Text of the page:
Rebecca- you so nailed it (again!).

    • http://fpb.livejournal.com/ Fabio P.Barbieri

      Nonsense. Mammon is private wealth, and Jesus did not even mean that you should not have it, but that you should not pursue it as a goal in itself. As for the State, his answer is curt and famous: Give Caesar what is Caesar’s, and God what is God’s. Oddly enough, He seems to have had nothing to say about “the state” as a demonic, corrupting vampire bat to be always kept at arm’s length whatever the cost, which seems to be the contemporary American notion.

      • http://www.rosariesforlife.com Dave

        Ah…so (from another post) you are not American. That explains a lot of the misunderstanding, I believe. Many Americans object to the FEDERAL government taking on control of many areas which the Constitution has not enumerated as one of the rights which the states delegated to them. So, what sounds to you to be strictly anti-government is more of a complaint that the Constitution is not being followed, and a violation of subsidiarity.

        Having said that, I still believe that the more local that charity work can be done, the more personal and accountable the help can be. And if private citizens or private groups can help, all the better. Rebecca is right…the sooner that private charities and religious entities wean themselves from feeding at the government trough, the better. Because once you go there to feed, the government fences you in.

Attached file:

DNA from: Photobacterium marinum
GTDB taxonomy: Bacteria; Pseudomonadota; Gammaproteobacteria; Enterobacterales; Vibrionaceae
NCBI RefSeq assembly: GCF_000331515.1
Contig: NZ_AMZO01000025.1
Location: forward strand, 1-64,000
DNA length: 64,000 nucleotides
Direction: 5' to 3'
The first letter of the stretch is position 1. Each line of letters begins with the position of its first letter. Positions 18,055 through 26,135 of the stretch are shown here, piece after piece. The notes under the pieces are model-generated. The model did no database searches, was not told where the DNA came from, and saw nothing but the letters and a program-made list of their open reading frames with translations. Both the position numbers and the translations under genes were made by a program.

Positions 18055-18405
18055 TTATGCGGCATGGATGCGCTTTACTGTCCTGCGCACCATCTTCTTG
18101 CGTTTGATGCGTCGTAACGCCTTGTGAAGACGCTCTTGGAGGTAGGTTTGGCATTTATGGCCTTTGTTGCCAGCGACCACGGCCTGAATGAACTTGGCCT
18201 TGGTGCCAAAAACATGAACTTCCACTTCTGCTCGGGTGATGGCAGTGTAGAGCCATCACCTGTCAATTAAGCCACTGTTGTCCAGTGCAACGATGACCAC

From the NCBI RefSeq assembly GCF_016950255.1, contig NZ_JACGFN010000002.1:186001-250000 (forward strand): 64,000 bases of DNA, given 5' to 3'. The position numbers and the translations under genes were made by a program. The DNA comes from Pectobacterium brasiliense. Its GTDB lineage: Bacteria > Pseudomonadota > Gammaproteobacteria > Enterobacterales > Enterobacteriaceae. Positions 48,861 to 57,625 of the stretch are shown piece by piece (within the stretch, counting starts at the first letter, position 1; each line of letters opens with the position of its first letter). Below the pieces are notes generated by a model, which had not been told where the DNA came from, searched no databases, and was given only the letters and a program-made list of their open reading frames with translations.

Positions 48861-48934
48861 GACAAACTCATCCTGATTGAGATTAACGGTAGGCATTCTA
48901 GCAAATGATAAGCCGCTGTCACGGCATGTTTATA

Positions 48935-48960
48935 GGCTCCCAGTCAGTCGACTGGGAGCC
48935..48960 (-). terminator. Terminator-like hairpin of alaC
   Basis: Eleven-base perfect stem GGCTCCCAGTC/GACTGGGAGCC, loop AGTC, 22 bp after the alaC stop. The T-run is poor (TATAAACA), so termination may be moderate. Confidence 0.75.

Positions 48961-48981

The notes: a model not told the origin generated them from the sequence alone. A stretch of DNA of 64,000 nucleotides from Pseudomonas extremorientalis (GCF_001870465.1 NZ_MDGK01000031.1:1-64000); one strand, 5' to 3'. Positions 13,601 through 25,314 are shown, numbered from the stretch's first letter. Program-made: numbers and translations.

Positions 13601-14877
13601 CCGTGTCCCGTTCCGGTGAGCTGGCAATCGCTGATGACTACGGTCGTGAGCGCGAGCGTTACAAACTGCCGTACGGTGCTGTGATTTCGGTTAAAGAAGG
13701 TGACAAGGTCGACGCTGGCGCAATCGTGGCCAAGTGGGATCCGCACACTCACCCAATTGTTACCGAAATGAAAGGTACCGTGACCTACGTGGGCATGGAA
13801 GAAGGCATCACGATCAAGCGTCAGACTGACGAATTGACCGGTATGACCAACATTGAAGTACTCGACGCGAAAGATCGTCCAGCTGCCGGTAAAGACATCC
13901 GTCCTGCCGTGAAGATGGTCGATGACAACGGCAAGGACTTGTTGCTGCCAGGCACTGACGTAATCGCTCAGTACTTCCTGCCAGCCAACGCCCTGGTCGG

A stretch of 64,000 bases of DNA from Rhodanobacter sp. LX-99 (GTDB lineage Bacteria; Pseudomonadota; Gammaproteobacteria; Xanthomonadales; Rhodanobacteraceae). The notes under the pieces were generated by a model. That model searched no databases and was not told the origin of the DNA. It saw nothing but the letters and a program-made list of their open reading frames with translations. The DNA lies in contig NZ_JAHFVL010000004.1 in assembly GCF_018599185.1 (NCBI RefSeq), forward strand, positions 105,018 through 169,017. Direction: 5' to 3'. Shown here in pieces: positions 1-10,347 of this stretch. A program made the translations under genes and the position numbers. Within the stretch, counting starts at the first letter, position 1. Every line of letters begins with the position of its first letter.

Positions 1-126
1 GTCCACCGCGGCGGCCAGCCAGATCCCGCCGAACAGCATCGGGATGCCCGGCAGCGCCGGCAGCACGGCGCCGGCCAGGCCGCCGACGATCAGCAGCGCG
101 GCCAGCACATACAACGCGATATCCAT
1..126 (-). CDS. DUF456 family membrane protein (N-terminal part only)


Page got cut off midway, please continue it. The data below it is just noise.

• FW Ken

    Actually, cooperation between faith-based services and government programs works quite well on the local level. Our convicted felons have access to spiritual services they would not have if it weren’t for Christians reaching out with housing, jobs, food and clothing. It’s not always about money.

  • http://fpb.livejournal.com/ Fabio P.Barbieri

    After all I have said here, I would like to say that I think Rebecca is right, but not for the reasons she states. Here in Britain, all the leading charities take enormous amounts of money from the State for all sorts of reasons. The result is that they have effectively lost their freedom of action. And there is an element of dishonesty, too: charities present themselves as voluntary bodies driven by the enthusiasm and generosity of their members and donors, but how can that be credible when, in some cases, up to three quarters of their budget is paid from the State? In effect, they have turned themselves into government subcontractors. This situation may be convenient for the Government, that gets action in areas where it wants action on the cheap, but it is otherwise fraudulent. If the Government wants something done, they should do it themselves in their own name; and people who claim to be non-profit charity workers should not be anything else except what they claim.

  • http://scpeanutgallery.com Art Chartier

    I agree, and would go further. All church financing should come from its living constituent members. Sacrificial giving strengthen member’s faith. Outside funding sources weaken member’s faith. Further, outside funding eliminates administrators need to continually explain and interpret what they are doing and why it’s important. It’s not about raising funds, it’s about raising faith. People who give generously are engaged.

  • Oregon Catholic

    Rebecca,
    I think the case of the Catholic hospital in Colorado fits right into this narrative. They are looking to Caesar, rather than Catholic morality, for help to win a legal case and it is already backfiring on them, regardless of whether they deserve to win or not.